How many pastors write books that include references to Star Wars that require deeper-than-pop-culture knowledge of the subject, yet remain completely orthodox?
Jonathon Fisk’s Broken is an excellent read. I’ll have a review of it up on my blog dedicated to pastor-ly things in a day or so. But in the meantime, I wanted to spotlight something about the book over here and make an application to writing.
Fisk writes a book that tackles a number of “Christian” rules that many churches buy into. He dissects the rules and shows how they’re not Christian at all. The book requires an honest look at both self and what my church teaches.
And then it talks about Star Wars.
Fisk is a bit of a geek and he lets that nerd flag fly, even in a book aimed at conservative Christians. Let this be lesson #1 of good writing from this book: Be yourself as you write. If you’re a geek, let that geekiness through.
Fisk also knows pop culture. He knows current and older popular songs and movies. He lets that knowledge through as he talks. He knows his target audience and is able to talk to them because they share interests. Writing lesson #2: Know your target audience and share their interests. If you’re not interested in general fiction, don’t write it. If you’re a science fiction geek and you’ve read up on it, write that. You know what that audience wants because you’re one of that audience!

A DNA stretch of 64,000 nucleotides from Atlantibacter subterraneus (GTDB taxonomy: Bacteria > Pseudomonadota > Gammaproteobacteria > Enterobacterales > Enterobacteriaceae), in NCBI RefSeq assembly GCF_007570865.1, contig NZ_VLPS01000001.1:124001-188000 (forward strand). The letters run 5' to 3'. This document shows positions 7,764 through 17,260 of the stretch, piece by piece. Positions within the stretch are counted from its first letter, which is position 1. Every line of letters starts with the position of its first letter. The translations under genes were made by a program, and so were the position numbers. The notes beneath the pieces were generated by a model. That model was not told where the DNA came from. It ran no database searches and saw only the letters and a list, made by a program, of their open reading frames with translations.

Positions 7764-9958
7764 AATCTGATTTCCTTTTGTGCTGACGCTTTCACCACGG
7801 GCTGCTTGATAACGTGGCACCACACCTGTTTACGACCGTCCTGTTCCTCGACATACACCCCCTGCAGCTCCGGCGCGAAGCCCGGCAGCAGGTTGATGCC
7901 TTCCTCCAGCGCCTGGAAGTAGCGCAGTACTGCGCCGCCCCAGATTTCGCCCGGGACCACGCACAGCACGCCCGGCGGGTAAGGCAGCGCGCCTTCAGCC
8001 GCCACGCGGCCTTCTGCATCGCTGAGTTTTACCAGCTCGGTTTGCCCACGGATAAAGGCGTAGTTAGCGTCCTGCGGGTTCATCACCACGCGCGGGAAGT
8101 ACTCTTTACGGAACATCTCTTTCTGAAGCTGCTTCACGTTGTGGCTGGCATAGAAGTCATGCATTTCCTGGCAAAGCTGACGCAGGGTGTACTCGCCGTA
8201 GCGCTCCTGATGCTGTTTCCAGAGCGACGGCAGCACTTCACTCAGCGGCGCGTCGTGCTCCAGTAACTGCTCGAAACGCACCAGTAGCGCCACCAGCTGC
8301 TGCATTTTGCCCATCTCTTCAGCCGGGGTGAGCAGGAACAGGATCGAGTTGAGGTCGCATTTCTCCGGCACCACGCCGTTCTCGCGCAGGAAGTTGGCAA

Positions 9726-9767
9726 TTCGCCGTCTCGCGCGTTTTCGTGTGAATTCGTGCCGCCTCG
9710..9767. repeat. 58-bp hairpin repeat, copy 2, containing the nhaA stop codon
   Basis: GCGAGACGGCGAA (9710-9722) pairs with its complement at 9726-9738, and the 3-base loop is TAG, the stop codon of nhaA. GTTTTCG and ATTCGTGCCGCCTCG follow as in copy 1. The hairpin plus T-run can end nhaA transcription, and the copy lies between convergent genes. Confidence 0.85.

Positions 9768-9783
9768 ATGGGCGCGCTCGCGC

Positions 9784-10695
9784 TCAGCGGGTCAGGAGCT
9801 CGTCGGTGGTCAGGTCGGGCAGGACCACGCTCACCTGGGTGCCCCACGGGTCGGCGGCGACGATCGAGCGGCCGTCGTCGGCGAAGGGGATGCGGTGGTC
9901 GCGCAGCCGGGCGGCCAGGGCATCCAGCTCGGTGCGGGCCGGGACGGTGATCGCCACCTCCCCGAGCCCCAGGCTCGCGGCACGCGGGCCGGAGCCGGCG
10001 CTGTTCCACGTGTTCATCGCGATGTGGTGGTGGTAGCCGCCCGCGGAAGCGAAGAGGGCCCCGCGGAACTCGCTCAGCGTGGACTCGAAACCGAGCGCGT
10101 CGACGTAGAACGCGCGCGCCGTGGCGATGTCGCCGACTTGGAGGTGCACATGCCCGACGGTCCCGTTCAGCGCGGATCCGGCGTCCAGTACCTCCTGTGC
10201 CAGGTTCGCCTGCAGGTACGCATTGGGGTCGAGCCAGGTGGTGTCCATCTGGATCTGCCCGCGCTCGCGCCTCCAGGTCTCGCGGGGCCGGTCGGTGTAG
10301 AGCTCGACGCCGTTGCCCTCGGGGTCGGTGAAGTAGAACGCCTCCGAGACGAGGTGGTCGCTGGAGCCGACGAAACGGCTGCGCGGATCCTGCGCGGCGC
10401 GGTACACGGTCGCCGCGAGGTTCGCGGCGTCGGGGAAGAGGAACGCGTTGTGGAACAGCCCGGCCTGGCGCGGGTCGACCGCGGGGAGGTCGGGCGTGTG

On a similar note, Lesson #3: Get your head out of your keyboard and look around every once in a while. That also includes getting your head out of any other bodily orifice it might find itself and get out of your usual hidey-holes. Find out what’s happening in the culture around you. Knowing what’s happening will help your writing as well as helping you find an audience. Fisk knows what’s happening.
All right. That’s pretty much it – just wanted to share some writing tips I observed from a great book. It’s not usual fare for this blog, but I’ll still recommend it to you! Like I said, the review will be up over at my other blog soon!